Estrogen and progesterone are the primary female sex hormones. They are essential for female reproductive health and pregnancy, but they also have a number of other roles in the body too. In this article, we will go over the major roles of these two hormones in females.
The primary function of estradiol (the strongest estrogen hormone) in females is to mature and maintain the reproductive system, including the mammary glands, uterus, and vagina. During each menstrual cycle, estradiol levels increase to trigger the maturation and release of the egg. Increasing levels of progesterone are required to cause the thickening of the uterus lining to allow a fertilized egg to implant (if conception occurs) (1).
In females of reproductive age, estradiol levels rise and fall twice during each menstrual cycle. At the beginning of the follicular phase of the cycle (when menstruation occurs), estradiol levels are low, with levels gradually increasing, until a rapid increase just before ovulation occurs (when an egg is released), followed by a rapid decrease. During the luteal phase, estradiol levels gradually increase again, along with an increase in progesterone to prepare the uterus and to stimulate the secretion of nutrients to provide the perfect environment for the implantation of a fertilized egg. Progesterone also inhibits muscular contractions of the uterus that would prevent a fertilized egg from implanting (2).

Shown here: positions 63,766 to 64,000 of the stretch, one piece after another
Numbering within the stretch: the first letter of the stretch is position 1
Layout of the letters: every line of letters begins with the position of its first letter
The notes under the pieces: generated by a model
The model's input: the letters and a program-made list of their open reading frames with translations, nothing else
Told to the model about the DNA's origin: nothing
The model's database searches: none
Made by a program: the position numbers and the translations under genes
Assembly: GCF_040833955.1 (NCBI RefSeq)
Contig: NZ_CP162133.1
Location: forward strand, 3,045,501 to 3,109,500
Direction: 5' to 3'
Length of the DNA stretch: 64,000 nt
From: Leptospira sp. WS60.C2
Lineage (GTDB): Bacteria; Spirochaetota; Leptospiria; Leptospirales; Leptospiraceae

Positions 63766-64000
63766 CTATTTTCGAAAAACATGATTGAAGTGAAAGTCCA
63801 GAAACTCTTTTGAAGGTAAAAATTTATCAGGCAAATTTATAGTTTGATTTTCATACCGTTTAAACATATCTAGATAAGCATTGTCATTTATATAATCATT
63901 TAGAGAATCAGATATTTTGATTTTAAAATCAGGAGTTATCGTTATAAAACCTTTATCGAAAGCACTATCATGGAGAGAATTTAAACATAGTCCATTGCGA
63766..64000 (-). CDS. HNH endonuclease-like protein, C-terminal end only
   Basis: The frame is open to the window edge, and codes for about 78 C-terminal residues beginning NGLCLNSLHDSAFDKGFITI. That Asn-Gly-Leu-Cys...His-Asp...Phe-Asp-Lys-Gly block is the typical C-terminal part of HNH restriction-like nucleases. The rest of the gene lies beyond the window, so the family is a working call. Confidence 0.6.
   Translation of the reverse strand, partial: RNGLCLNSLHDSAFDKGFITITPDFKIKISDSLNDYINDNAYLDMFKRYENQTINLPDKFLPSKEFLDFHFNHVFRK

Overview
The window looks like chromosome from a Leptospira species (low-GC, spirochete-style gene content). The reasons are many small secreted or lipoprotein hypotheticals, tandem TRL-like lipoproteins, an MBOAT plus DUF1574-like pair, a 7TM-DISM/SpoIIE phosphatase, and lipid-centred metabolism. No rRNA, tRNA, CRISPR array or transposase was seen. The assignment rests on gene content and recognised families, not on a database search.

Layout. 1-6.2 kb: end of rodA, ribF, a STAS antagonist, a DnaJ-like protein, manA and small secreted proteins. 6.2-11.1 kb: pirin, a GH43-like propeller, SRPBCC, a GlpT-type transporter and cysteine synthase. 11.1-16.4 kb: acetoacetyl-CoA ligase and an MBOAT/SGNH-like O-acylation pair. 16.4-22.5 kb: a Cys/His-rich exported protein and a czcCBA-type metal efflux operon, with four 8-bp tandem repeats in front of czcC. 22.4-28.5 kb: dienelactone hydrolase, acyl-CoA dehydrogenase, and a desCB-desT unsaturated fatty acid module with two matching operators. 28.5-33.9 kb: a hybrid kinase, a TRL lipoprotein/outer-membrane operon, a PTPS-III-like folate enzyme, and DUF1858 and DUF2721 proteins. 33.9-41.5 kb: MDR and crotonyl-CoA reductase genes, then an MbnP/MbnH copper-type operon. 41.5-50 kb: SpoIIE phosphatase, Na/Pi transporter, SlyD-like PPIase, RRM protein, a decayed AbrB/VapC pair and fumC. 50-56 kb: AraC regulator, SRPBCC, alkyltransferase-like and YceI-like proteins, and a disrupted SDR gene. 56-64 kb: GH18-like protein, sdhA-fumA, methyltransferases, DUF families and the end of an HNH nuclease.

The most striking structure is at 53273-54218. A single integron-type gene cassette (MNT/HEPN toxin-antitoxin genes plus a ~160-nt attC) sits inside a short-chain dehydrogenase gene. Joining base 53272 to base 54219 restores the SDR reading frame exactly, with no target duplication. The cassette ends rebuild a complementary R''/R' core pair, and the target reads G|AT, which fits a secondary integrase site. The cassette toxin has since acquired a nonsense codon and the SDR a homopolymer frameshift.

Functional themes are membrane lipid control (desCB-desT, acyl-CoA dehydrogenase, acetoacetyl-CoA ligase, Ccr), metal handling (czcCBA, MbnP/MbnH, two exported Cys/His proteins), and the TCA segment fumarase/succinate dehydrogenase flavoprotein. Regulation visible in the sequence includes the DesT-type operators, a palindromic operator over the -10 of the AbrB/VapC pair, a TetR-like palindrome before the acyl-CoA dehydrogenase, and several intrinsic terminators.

During pregnancy, estradiol levels keep increasing, until they reach levels as high as 40,000 pg/mL during the third trimester (3). After a fertilized egg becomes implanted, the placenta forms and takes over the production of progesterone at around 6-12 weeks. The placenta continues to produce progesterone for the remainder of the pregnancy, with progesterone levels steadily rising throughout pregnancy (4).
Throughout the pregnancy, progesterone is important for the development of the fetus, as well as stimulating the growth of maternal breast tissue in preparation for breastfeeding and strengthening the pelvic wall muscles in preparation for labor (4).
Studies have shown that both estrogen and progesterone levels influence sexual desire. Higher levels of estrogen are linked to increased libido (but with a two-day lag). In contrast, higher levels of progesterone have a negative effect on libido. This influence on sexual desire, particularly for higher estrogen levels, is thought to be linked to the time of the menstrual cycle when a woman is the most fertile (5).
Increasing estrogen and progesterone levels in young girls stimulate the development of female secondary sexual characteristics, (such as breasts, female fat distribution, and pubic hair), as well as triggering the menstrual cycles to begin (6).